Searching for Giants

 Did you know that you can see the world’s largest predators year-round in New Zealand?

I travelled to Kaikōura – 2.5 hours north of Christchurch – to try see them for myself.

Kaikōura is a small, southern seaside town, famous for abundant sea life, rugged mountain views and crayfish. I was there for one thing, and one thing only: Whale watching.

Every year, thousands of whales pass through Kaikōura to migrate to the poles. But there is one species you can see year-round: Sperm Whales.

Although Sperm whales also migrate, some young males are permanent residents in Kaikōura.

The reason lies offshore.

The Hikurangi Trench

Located 80 km east of Kaikōura is the Hikurangi Trench. This deep underwater canyon is over 3500m long and over 3, 000m deep. These impressive depths support the upwelling of cold, nutrient rich water from the Pacific Ocean. This creates a thriving ecosystem for a variety of marine species, including hungry marine predators.

LklAndy, CC BY-SA 4.0 <>, via Wikimedia Commons

Sperm Whales are the largest predators in the world, reaching up to 16m long. They are famous for diving the ocean’s depths to hunt another giant: Colossal Squid.

In my quest to see Sperm Whales, I boarded the Whale Watch Kaikōura tour. The crew informed us that there would be swells – aka a high chance of sea sickness. My friend and I decided to take some sea sickness tablets and readied ourselves for an adventure.

As the catamaran pulled away from the dock and headed out to open sea, we watched the depths increase beneath our feet from an onboard TV. After about 15 minutes, we reached our first stop of 1000 meters depth at the edge of the Hikurangi Trench. A crew member lowered a hydrophone (an underwater microphone) into the water. Then, they listened.

 Sperm Whales produce powerful clicking sounds to hunt and stun their prey. These clicks can be 230 decibels – louder than a jet plane taking off! Our commentator informed us that any sounds louder than 200 decibels can actually kill a person…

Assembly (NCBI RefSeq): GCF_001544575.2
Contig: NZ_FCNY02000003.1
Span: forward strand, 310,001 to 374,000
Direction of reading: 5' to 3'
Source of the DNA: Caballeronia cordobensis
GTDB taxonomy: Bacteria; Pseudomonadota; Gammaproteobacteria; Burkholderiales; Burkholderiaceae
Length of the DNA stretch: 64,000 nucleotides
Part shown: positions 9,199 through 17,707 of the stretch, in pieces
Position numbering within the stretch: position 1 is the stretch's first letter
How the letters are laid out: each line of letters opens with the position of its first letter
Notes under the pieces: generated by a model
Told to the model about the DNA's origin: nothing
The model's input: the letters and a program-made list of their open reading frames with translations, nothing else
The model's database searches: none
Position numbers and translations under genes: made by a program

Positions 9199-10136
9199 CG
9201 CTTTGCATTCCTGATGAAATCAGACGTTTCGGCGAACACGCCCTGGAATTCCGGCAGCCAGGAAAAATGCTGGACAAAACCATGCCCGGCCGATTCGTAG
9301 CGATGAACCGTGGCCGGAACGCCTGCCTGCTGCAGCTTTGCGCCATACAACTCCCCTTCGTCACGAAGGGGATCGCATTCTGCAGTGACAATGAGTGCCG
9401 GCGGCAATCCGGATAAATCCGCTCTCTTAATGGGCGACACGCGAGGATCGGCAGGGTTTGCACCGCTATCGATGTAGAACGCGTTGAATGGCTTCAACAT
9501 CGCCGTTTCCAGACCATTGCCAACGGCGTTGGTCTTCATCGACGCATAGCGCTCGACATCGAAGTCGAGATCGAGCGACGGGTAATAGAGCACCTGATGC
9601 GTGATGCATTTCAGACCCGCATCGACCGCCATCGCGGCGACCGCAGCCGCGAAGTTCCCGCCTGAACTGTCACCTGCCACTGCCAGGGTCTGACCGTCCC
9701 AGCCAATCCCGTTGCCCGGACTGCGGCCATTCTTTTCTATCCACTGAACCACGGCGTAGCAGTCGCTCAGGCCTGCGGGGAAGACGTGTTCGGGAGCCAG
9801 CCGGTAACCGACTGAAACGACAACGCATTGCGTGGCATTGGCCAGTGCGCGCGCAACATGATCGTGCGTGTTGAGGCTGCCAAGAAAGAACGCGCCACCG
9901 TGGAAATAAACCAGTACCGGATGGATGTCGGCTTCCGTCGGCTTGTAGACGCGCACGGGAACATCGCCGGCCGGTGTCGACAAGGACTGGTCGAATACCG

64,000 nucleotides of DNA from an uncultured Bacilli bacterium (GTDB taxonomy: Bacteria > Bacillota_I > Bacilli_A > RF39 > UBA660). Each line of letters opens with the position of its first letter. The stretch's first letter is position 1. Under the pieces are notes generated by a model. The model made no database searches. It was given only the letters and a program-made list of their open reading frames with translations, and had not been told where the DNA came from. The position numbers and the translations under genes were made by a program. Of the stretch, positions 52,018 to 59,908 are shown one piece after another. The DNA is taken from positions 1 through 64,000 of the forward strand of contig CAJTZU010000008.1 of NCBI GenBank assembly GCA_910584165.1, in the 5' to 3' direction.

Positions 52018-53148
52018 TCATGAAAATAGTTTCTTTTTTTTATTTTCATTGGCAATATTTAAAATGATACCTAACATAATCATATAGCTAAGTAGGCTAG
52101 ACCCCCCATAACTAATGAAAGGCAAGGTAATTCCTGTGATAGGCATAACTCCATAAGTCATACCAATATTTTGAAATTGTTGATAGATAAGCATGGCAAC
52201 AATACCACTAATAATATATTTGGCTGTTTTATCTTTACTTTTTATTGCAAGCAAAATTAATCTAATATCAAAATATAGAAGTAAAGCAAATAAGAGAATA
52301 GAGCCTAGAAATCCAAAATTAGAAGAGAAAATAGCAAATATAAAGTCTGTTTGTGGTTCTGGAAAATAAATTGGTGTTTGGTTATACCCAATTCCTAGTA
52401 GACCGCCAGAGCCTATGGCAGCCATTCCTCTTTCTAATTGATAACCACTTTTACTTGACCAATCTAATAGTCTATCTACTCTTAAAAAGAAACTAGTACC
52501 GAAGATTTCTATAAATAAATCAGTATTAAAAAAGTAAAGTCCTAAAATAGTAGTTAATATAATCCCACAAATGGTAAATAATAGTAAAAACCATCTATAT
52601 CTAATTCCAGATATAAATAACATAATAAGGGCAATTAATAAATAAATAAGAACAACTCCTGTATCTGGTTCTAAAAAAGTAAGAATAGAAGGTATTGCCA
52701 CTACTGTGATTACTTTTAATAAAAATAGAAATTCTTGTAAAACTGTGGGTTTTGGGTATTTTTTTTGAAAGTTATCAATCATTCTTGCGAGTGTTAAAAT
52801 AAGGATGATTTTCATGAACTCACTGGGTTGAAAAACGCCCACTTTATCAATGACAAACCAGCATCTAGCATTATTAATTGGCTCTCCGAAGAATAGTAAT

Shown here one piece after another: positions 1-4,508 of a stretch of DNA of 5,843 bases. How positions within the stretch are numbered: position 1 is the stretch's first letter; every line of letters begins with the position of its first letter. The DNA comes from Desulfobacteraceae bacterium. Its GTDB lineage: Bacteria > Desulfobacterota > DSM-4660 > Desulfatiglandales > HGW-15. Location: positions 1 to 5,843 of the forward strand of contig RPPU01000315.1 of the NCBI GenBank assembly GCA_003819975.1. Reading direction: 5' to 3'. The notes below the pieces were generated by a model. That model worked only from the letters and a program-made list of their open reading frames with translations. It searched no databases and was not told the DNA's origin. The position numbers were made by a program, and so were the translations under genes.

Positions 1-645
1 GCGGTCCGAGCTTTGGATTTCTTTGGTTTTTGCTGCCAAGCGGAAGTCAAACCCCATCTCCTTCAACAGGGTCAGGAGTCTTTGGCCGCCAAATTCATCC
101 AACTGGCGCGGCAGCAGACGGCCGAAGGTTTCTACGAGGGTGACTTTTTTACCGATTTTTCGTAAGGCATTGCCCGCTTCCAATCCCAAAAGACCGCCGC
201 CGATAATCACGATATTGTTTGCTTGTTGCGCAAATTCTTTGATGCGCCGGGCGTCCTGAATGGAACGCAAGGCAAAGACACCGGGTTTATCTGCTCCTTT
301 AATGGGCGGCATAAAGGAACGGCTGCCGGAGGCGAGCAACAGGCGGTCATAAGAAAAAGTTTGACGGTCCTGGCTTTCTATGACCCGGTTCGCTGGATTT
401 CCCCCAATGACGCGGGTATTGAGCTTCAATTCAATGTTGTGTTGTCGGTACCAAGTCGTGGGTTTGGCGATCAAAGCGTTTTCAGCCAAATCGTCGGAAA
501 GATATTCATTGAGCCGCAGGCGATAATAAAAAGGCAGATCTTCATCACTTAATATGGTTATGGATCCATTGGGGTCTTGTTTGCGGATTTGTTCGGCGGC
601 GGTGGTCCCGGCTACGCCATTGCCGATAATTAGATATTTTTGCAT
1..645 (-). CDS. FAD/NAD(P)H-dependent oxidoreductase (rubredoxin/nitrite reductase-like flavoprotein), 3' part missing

The crew informed us that they could hear clicks from a male in the ocean’s depths, so we set off again. As we passed over the surging waves, the seasickness pills started to become handy. There were other passengers who were not so lucky…

At our second stop, we met a curious fur seal who circled the boat and a beautiful Southern Royal Albatross. These birds spend most of their life fishing and roaming the ocean with their impressive 3m wingspans! Sadly there were no whales in sight….

While the captain continued searching for the elusive whale, our commentator shared some other Sperm Whale secrets.

These whales are impressive free divers and can hold their breath for 90 minutes! Their large bulbous heads contain up to 1, 9000 litres of Spermaceti oil – a feature that gave Sperm Whales their name. This oil solidifies at cold temperatures and may help Sperm whales control their buoyancy and sink to their deep sea hunting grounds. Besides hunting Giant Squid (which can be over 12m long) male Sperm Whales also eat rays and Sharks – including Great White’s!

After travelling around the trench for over 90 minutes, and making several stops, we still had not seen any whales and had to return to shore.

Although we did not see any whales on this trip I enjoyed being out at sea and loved the informative commentary. I would definitely come back to Kaikōura and make another attempt to spot these amazing creatures. Maybe this time by Air!

Whale Watch Tour Details

  • $165 per adult (up to 50% off in winter!) 
  • 3 hour tour including bus transfers – about 2 hours on boat
  • 95% chance of seeing whales – 80% refund guaranteed if you don’t spot a whale!
  • Sea sickness remedy available in the gift shop – highly recommend!
  • See more here


WHALES-62-v2 © Whale Watch Kaikōura
Gibsons Wandering Albatross © Whale Watch Kaikōura

Other Kaikōura must-dos


Fyffe house

You can discover the darker side of Kaikōura at the historic Fyffe house, just minutes from town.

Built in the 1840’s, this charming pink cottage, overlooking the sea, has a dark past tied to whaling. After paying a small entrance fee, you can explore the house filled with European relics from the whaling era and learn how Māori also used the site for hunting.

When the industry of whaling finally declined in the mid-19th century, the Fyffe house transitioned into a farming estate. The property has since changed hands and is now a museum managed by the New Zealand Historic Places trust. 

Seal colony at Point Kean

Walk across the amazingly flat rocky plateau and along the rugged Kaikōura peninsula to the Seal Colony. During the summer, you can see puppy eyed fur seals and thousands of endangered red billed gulls raising their chicks.

Be sure to keep 10m away from all seals and respect any fencing, especially during the breeding seasons.

Kaikōura Peninsula Walk from South Bay

From Point Kean, you can keep walking along the Kaikōura Peninsula Walk or drive around to South Bay on the other side if the peninsula and do some short walks along the cliffs and along the rocky beaches. There are plenty of birds and marine life to spot including Pied Shags and more fur seals.
If you love nature and wildlife spotting, you will love exploring the coastal town of Kaikōura! 


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